By Cliff Rold
If you can make it there…
Apologies for borrowing from Ol’ Blue Eyes, but New York is as big a deal as it ever it was. While it might not be the center of the boxing universe it used to be, it remains one of the world’s great media hubs. A New York fistic debut matters.
A New York debut at the Garden matters even more.
Saturday night, a pair of Jr. welterweights will make their Garden debut. It won’t be in the main arena but the adjoining Theatre has plenty of history of its own.
It still has Madison Square Garden in the name.
Fighting for a vacant WBC title at 140 lbs., once red-hot prospect Amir Imam (21-1, 18 KO) will face the latest red hot piece of business in 2012 US Olympian Jose Ramirez (21-0, 16 KO). Imam is 27, the winner of three straight since a lone career loss to Adrian Granados. Ramirez, 25, enters off an impressive blow out of undefeated Mike Reed. Neither man has reached the peaks they seek yet.
This could turn out to be the second gem in a row for ESPN (8 PM EST/5 PM PST) after the brutal action of Oscar Valdez-Scott Quigg.
If Ramirez wins, it could also be the birth of a star.
That’s not to say Imam couldn’t ride a win here into notoriety and fame. Ramirez has just been put in a better position to capitalize on a victory.
Ramirez is already a genuine ticket draw, something few fighters can state with a straight face. Draws can come in different sizes. Ramirez isn’t a ticket draw the way the UK’s Anthony Joshua is but he has been carved nicely into a market that hasn’t been over saturated by the sweet science. Sharing a promoter in Top Rank, Ramirez has been developed in the central valley of California with Fresno as his hub in much the way Terence Crawford has been developed in Nebraska.
Ramirez has become an event for a town whose biggest sports scene was often Fresno State football. His win over Reed put almost 14,000 butts in the seats. Those numbers didn’t happen overnight. Ramirez, who had received solid local press when he made the Olympics out of nearby Avenal, made his Central Valley debut as a pro in his seventh fight at an Indian Casino in Lemoore.
Within a few fights, they’d moved just a short drive up the road into Fresno. The Reed fight was Ramirez’s eighth in Fresno or Lemoore and third in the larger Fresno State basketball arena.
Even if he loses to Imam this weekend, that’s a solid cushion to go back to. There used to be more regional attractions in the US and if that’s the ceiling for Ramirez then that’s okay. Injuries cut short the potential of Buffalo heavyweight Joe Mesi a decade ago. His local drawing power was still more than enough to make him a story and make him some money.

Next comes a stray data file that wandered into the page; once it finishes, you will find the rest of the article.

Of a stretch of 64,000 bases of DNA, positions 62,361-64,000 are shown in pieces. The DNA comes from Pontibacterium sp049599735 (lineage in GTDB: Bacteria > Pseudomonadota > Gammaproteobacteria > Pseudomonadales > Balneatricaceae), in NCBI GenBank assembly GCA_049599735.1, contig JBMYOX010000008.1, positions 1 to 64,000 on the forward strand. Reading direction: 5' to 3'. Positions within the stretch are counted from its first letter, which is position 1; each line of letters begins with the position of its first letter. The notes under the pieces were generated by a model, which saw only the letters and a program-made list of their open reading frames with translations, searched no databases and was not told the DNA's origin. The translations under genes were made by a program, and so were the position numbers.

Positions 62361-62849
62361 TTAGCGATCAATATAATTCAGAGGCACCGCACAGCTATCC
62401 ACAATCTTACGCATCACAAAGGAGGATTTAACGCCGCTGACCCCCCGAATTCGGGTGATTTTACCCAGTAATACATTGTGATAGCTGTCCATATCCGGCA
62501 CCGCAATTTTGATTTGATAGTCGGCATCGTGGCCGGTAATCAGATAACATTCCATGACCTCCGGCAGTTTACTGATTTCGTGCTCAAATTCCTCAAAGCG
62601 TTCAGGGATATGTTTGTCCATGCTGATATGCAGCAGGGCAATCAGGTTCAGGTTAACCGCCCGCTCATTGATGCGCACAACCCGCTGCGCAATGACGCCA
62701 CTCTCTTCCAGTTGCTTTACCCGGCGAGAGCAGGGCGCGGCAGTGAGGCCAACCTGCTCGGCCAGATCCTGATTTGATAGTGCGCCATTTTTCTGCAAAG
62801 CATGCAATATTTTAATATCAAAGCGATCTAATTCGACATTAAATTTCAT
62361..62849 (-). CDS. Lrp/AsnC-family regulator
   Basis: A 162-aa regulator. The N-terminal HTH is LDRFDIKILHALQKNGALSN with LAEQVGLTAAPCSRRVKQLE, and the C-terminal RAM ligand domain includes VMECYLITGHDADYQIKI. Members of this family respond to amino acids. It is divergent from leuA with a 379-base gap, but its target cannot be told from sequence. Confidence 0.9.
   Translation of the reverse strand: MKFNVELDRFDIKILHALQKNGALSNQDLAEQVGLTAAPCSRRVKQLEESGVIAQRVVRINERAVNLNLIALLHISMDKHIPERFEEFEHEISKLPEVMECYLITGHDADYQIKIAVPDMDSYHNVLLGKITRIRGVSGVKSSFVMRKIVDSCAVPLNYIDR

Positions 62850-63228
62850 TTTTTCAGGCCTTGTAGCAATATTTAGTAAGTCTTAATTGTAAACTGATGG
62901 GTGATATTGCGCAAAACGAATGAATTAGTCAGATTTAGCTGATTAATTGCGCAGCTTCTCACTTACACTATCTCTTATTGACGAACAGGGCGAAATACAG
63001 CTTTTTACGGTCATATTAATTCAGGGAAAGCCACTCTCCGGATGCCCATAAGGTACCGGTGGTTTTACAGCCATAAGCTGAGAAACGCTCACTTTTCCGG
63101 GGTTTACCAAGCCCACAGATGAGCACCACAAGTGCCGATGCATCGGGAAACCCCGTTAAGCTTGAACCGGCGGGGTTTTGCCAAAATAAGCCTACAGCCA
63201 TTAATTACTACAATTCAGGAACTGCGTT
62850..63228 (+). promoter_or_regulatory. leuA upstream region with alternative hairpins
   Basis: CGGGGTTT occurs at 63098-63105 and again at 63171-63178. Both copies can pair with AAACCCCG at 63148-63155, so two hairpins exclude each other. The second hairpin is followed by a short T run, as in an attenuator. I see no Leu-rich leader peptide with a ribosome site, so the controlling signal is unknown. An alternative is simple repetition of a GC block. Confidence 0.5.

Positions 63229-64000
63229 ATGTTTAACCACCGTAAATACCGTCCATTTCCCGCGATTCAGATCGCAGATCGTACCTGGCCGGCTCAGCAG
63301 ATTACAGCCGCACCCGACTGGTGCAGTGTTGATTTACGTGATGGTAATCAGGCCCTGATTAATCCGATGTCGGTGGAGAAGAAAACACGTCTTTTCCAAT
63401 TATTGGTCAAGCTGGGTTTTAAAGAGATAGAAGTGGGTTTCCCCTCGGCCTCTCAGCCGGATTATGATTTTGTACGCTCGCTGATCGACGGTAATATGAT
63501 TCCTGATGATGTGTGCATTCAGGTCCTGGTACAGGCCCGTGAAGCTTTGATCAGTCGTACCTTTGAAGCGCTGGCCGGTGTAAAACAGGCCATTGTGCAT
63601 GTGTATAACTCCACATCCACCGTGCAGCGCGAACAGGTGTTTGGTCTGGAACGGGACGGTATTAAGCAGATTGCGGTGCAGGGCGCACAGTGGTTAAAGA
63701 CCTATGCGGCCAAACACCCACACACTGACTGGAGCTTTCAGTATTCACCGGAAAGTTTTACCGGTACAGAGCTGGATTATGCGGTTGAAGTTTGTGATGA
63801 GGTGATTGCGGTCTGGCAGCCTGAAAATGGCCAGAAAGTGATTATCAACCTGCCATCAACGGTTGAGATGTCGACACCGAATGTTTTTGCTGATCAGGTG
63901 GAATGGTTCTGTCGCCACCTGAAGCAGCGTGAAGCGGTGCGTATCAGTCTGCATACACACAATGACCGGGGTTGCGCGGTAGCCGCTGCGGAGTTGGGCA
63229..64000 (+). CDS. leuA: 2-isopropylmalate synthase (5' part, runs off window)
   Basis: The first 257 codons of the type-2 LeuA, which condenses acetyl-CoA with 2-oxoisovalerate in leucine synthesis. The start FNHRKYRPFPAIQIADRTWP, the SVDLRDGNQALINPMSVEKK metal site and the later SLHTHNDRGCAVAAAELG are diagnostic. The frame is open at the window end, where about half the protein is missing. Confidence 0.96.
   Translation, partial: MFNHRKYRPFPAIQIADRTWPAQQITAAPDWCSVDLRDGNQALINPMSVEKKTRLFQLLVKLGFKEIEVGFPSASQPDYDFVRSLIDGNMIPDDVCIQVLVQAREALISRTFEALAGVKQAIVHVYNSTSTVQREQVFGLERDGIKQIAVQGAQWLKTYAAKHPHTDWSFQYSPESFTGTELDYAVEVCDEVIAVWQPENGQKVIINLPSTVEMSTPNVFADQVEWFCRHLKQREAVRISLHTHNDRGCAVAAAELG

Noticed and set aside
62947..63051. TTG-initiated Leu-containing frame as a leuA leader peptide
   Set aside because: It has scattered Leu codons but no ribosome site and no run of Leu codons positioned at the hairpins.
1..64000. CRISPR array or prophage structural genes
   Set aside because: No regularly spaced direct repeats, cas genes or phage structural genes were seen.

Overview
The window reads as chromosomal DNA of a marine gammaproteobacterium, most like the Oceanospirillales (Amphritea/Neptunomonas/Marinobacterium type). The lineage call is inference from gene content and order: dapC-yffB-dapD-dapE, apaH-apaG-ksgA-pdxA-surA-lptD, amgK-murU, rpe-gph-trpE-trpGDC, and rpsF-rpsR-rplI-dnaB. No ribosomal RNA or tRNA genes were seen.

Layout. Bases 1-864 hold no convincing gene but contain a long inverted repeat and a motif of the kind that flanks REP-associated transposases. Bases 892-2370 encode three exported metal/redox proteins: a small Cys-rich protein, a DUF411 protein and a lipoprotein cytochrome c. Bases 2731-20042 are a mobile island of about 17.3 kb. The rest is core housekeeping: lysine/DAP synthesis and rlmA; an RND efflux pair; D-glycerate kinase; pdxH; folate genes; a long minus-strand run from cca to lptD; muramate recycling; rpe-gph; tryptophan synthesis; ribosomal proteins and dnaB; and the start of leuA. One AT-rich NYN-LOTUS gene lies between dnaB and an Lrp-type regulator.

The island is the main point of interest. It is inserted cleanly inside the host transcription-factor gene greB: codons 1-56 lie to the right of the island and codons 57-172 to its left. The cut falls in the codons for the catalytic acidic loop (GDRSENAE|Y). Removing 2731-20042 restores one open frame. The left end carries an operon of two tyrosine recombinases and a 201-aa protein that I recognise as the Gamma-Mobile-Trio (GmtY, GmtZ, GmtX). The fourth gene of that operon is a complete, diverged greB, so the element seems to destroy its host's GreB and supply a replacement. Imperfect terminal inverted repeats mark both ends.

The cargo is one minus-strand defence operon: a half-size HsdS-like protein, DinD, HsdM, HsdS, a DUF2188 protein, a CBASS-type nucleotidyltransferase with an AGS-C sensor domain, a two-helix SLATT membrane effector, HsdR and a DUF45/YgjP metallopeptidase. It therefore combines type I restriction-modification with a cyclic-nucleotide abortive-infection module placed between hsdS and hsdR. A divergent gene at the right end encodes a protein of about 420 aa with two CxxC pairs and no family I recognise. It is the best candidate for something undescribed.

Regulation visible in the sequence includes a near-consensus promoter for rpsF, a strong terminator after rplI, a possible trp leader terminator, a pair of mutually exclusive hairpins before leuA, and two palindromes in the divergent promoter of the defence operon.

If Ramirez can get himself a belt, the ceiling goes up for him.
Vinny Pazienza and Greg Haugen could be even better role models.
The memorable lightweight rivals had three fights in the 1980s, faced plenty of other big names around their weights, and always had a home market of fans to fall back on. Haugen was developed in the Pacific Northwest, building his contention and eventually bringing a title fight or two to his native Tacoma, Washington. Pazienza was built into a home attraction in his native Providence, Rhode Island and won his first title from Haugen there.
Pazienza also beat Gilbert Dele at home to win a Jr. middleweight title and built a comeback from a terrible car accident often pulling in fans to Connecticut from his old haunts. Both Haugen and Pazienza found some of their biggest paydays on the road. The foundation of a reliable, enthusiastic, paying fan base was a big help in keeping them in the mix and on television even well past their prime.
Like those two, Ramirez has a fan friendly style. What we don’t know is if he has the chops at the world-class level yet. Imam might not answer that completely but he’s an excellent test in what appears an evenly matched affair.
With a win, Ramirez could be staring at a mandatory against a Regis Prograis who impressed in destroying former unified titlist Julius Indongo last week. The best of the youth in the division won’t take long to sort out.
Ramirez might one day remembered as a guy like Mesi, a ticket seller who didn’t quite hit the top of the mountain. A career like Haugen’s or Pazienza’s would be more than most guys can ask for.
And if he can go even farther than those two, the words draw and star might be underselling the potential for Ramirez.
It’s all still if’s for now. Ramirez is close for still at least an Amir Imam away.
It’s up to him to make it work in ol’ New York.
Cliff Rold is the Managing Editor of BoxingScene, a founding member of the Transnational Boxing Rankings Board, and a member of the Boxing Writers Association of America. He can be reached at [email protected]